Hello all! I am the new Chiropractor Lucy Rodwell. I am delighted to be joining such a great team at Dixon Health and look forward being a contributor to this blog.
I was brought up just outside Devizes, where my parents still live, and I now live in Bath. I started working with Dixon Health just before Christmas in both the Devizes and Bradford-on-Avon clinics.
In addition to my work with Dixon Health, I have done a post-graduate course and am practicing for some of the time as an animal chiropractor treating horses and dogs. This was where my awareness and interest in chiropractic began at the age of 14, when I had a Chiropractor to see my horses. I owe a lot to her for spending the time to explain chiropractic and the treatments, as well as how to go about training after A-levels. At the time I remember trying to find a way of skipping out the ‘human training’, but I am now very grateful for the good advice. The clinical skills we develop during the extensive ‘human’ chiropractic training are fundamental to the approach we take with four-legged patients. Although my initial aim was to become a horse chiropractor, I would never now give up my human practice. Despite the incredible effects of chiropractic on horses, the life changing effects chiropractic can have on a person’s life is something difficult to match. Before qualifying I also saw first hand the difference Peter and other chiropractors at Dixon Health made to my family members when they were in pain.
People are often bemused by the thought of chiropractic on a horse due to the sheer size of these animals. I have to admit I was a little sceptical when I began the training, even though I already had experience of the amazing effects of chiropractic on people. However, after treating horses for only a few weeks I was seeing the same results. The animal course I attended was open to both human chiropractors as well as veterinarians. It was a fascinating experience to observe ‘medically-minded’ vets, with little or no experience of chiropractic, learning about how chiropractic works. Many had only signed up for the first of five modules to ‘see if they liked it’. After the first module they were all amazed and signed up for the rest. Many said that they have changed the way they look at treating a horse since completing the course. They understand the huge impact of the nervous system on the musculoskeletal system and the changes that chiropractic can create. This is very advantageous to have vets learning about chiropractic and practicing alongside us.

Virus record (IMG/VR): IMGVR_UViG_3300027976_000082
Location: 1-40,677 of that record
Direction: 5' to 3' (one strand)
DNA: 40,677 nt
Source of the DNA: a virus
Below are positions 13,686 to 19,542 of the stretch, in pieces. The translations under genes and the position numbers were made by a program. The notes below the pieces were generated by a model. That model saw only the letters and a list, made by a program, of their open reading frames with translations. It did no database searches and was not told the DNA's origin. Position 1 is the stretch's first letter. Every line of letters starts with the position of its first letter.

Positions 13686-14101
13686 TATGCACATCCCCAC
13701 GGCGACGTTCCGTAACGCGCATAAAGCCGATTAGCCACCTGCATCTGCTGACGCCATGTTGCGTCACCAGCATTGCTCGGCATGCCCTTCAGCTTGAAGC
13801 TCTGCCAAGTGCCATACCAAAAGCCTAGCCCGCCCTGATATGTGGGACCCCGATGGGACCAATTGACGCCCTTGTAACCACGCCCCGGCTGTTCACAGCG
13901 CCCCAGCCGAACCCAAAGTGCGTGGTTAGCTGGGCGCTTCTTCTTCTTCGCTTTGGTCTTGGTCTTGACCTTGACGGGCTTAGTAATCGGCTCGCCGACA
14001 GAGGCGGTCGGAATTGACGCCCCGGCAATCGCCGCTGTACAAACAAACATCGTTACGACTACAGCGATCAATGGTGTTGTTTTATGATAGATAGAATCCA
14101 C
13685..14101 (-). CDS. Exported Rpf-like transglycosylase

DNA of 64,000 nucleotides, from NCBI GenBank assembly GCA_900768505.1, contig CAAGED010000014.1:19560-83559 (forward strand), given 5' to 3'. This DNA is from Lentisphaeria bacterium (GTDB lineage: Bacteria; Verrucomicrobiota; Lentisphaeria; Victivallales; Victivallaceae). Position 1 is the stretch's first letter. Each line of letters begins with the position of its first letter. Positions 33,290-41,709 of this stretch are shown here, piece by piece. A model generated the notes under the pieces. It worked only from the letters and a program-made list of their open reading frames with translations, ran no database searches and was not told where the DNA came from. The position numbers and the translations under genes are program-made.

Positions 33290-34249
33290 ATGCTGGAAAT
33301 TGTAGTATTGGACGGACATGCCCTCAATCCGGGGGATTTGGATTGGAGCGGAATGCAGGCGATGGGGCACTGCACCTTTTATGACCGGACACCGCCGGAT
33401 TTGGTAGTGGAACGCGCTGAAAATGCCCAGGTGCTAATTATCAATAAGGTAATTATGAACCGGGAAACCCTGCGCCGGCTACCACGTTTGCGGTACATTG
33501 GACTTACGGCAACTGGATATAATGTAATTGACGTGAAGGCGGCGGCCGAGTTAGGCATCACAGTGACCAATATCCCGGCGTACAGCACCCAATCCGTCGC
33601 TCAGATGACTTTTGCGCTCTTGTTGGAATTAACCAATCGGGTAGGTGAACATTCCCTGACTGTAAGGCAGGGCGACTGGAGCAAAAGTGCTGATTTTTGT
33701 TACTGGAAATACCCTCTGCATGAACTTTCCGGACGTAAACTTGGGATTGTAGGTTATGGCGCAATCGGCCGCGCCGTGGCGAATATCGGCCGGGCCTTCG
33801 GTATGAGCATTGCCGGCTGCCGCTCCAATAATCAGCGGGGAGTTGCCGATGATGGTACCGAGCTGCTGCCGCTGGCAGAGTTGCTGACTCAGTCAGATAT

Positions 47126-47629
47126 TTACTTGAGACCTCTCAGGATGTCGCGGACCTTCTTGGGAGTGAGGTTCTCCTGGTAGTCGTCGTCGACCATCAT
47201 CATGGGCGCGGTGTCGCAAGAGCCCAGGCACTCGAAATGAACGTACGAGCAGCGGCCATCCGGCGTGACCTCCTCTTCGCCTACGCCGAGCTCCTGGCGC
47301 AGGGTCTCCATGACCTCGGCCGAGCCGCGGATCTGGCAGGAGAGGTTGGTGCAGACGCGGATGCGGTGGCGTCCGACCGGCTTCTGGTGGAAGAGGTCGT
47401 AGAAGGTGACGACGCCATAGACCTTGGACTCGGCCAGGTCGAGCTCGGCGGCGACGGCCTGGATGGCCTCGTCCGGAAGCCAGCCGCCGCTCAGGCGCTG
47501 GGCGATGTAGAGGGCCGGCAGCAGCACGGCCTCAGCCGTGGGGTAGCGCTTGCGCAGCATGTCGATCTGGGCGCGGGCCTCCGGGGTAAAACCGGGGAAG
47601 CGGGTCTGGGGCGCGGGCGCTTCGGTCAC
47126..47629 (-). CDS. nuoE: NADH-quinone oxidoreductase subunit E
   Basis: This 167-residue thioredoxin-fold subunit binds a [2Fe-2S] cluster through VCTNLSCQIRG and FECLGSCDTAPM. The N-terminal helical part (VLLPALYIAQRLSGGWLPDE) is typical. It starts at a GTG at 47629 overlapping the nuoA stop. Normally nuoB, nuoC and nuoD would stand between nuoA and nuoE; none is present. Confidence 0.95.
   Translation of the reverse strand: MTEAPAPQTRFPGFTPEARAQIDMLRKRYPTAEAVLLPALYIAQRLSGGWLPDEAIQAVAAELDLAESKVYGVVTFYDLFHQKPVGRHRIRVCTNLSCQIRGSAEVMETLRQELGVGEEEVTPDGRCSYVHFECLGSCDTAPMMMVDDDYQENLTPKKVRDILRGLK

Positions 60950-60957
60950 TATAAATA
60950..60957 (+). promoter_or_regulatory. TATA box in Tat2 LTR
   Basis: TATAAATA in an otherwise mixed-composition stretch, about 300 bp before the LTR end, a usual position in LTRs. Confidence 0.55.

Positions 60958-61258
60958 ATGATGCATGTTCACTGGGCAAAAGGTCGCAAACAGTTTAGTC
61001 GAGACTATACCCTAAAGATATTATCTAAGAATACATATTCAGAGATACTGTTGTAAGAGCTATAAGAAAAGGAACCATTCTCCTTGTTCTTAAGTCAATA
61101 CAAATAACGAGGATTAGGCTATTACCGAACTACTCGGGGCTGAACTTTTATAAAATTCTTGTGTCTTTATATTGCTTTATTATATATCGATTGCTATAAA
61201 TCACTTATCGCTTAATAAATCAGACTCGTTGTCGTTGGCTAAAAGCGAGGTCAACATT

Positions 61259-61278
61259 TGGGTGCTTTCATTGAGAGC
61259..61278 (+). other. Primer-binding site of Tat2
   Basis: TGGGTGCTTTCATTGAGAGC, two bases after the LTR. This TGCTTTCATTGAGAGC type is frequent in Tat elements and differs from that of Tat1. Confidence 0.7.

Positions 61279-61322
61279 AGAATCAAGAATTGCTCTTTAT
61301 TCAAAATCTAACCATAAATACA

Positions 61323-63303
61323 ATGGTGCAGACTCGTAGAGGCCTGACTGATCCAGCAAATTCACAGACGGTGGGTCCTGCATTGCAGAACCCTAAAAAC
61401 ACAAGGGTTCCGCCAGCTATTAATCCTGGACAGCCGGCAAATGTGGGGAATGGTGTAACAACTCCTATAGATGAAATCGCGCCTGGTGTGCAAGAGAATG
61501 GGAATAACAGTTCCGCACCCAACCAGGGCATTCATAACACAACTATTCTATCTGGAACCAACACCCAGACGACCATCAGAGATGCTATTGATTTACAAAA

Equine chiropractic goes hand in hand with the treatment of riders as there is commonly a correlation between the horse and rider’s problems mechanically. When I have been to yards where there is one rider who trains multiple horses, they usually have a similar pattern of compensations in the spine. I have a particular interest in sports chiropractic having participated in many different sports during my life, including a range of equine sports. However I also gain much satisfaction from helping the general public and seeing huge improvement in those wishing to seek pain relief care without the use of commonly used drugs, and surgeries which are not always necessary. Of course there will always be a place for medicine and surgery for those who need it. Chiropractic is not a substitute for medicine, however an increase in awareness of the effects of and indications for chiropractic treatment is vital for correct referral and reduction in unnecessary medical intervention which could be helped by conservative treatment.